But I must correct Gerry’s ‘responses’ too. I did hand over the Combat Training School to him in the first week of October 1981. I have with me a photo of the flag handing over ceremony (which I had innovated like the double march of the Sinha Regiment) and a group photo. I could not have handed over to him in December 1981 as I had retired from the Army in October as shown in gazette no 385 of 1981.I started working as the first Comptroller of Security at the Central Bank from 11 October 81. So his quoting me within inverted commas too but in the third person (!) could not be right and certainly about the date (18 Dec 1981) what ever Weeratunge had told him in December. Like him I too could not be in two places at the same time although I have travelled from Jaffna to Ampara in one day and had done a return journey likewise.

It is true that one of the reasons that I retired prematurely was Weeratunge. But I did not say anything about him to Gerry or anyone else until long after I had left the army. I was not worried about Weeratunge taking over command and ‘harassing’ me. I was quite used to that. I just did not wish serve under him (advised by his gang of 4) and be politically victimised through out my career every time the UNP was in power especially while JRJ’s nephew was the army commander. Not even for one day.

He had twice victimised me. The first was when I was due for promotion to major (1969) as explained in my first article ’Corrections’(13 Aug 2011).The second was when I was nominated by an Army Selection Board for a Infantry Officers Training course in USA in 1981. I was then told by Army Commander Gen Denis Perera that Col CA Dharmapala ( Secretary Defence) had called him on the phone and told him that he had to send some one else instead of me. The General asked why it was so. Dharmapala had said that the US Army had wanted an officer who was under 40 years of age and that I was 41 years.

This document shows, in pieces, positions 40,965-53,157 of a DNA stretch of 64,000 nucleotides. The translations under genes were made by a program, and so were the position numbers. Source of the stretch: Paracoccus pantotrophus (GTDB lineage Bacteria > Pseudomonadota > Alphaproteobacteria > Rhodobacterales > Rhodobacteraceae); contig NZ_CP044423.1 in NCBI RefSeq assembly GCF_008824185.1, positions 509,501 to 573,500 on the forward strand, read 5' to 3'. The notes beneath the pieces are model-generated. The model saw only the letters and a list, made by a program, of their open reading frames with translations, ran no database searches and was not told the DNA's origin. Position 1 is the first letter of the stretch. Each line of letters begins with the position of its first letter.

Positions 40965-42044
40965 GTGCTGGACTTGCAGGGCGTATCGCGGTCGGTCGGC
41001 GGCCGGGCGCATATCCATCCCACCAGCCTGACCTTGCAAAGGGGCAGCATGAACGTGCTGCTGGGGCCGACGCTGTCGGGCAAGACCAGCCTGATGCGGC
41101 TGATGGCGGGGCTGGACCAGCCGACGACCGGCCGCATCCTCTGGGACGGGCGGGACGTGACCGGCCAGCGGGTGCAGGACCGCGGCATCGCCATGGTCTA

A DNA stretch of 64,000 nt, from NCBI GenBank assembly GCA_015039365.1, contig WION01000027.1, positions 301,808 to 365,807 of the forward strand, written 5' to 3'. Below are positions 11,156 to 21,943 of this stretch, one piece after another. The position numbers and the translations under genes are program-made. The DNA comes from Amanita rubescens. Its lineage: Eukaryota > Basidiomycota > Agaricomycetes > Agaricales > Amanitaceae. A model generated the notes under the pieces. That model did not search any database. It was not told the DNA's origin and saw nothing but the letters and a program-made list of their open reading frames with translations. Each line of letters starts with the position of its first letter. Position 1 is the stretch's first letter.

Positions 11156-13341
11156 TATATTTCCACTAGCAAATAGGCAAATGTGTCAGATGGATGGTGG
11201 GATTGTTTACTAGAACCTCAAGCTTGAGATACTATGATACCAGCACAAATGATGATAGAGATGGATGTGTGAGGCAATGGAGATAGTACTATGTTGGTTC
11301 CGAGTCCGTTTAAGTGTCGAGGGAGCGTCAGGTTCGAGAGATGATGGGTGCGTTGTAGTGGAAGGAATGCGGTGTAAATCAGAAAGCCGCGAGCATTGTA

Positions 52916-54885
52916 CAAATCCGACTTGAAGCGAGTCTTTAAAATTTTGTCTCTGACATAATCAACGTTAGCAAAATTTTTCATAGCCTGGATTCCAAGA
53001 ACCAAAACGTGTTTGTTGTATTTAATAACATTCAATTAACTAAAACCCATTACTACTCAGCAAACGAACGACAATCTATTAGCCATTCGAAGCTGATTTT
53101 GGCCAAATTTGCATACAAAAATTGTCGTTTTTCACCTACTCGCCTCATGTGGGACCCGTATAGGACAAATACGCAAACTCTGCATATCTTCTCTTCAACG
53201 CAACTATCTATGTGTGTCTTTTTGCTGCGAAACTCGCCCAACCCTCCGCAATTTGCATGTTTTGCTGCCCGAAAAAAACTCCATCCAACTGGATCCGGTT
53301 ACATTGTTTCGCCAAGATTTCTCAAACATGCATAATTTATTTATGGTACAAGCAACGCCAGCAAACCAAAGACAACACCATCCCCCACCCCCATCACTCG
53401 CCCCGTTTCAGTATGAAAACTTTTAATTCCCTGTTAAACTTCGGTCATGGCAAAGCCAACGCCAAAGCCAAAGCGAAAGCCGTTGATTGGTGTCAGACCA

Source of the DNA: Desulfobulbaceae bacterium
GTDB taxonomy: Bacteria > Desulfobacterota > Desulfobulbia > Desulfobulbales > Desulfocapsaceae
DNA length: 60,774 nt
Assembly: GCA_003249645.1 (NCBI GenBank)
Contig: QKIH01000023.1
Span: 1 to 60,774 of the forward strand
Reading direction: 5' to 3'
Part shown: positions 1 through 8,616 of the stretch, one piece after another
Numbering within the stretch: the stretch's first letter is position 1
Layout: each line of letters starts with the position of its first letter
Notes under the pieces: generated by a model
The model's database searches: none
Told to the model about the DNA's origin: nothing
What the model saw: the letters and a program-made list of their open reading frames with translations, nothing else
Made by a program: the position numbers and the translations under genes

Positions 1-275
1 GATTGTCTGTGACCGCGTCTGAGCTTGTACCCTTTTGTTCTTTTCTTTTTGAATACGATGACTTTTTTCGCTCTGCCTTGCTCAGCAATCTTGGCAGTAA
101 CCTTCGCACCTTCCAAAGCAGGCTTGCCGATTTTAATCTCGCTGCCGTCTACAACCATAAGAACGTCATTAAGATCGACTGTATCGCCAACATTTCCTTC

Gen Perera said the US Army course instructions sent to AHQ had not given an age limit. He also reminded Dharmapala that the last time this course was offered Lt Col TM Rajudeen was nominated but also rejected. The officer who was selected (like Weeratunge and Dharmapala) was from Matara and was over 50 years. Dharmapala said he had made a mistake then. Gen Perera then asked for a copy of the US Embassy letter. Dharmapala said that the US Defence Attaché had told him this on the phone! (Amended an official US Army instruction on the phone).

Gen Perera then took the army officers’ list and read out the name of the senior most infantry officer under 40 years. It was Maj (later Maj Gen) AMU Seneviratne. Dharmapala had said ‘not him’ and so the next name was read. Dharmapala had said ‘that’s him.

Gen Perera told me that he could offer to resign. I told him that instead I would leave the army. He asked me not to be hasty. I told him that when I was asked to go to any operational area I went but when I was given a career course I was rejected. (The officer who was sent to the USA instead of me was caught shop lifting but still made it to Maj Gen).I saw no respite would be forth coming. After , like Gerry later, I had not been given command of my regiment but purely in my case on political grounds.

Gen Perera asked me to think it over. I agreed. I like many others including I would think Gerry knew who was behind this diabolical move. I went over to Weeratunge’s house which was within walking distance. He was number two to the Commander as Chief of Staff. After normal courtesies I asked him why my name was rejected from the course. He feigned complete, utter and abject ignorance knowing I did not believe him. I switched the subject and asked him what would be my future when he took over as Commander. He who had been with me in the Gemunu Watch from its inception, knew and had used my capabilities for nearly 20 years and commanded it said ’we’ll have to see’.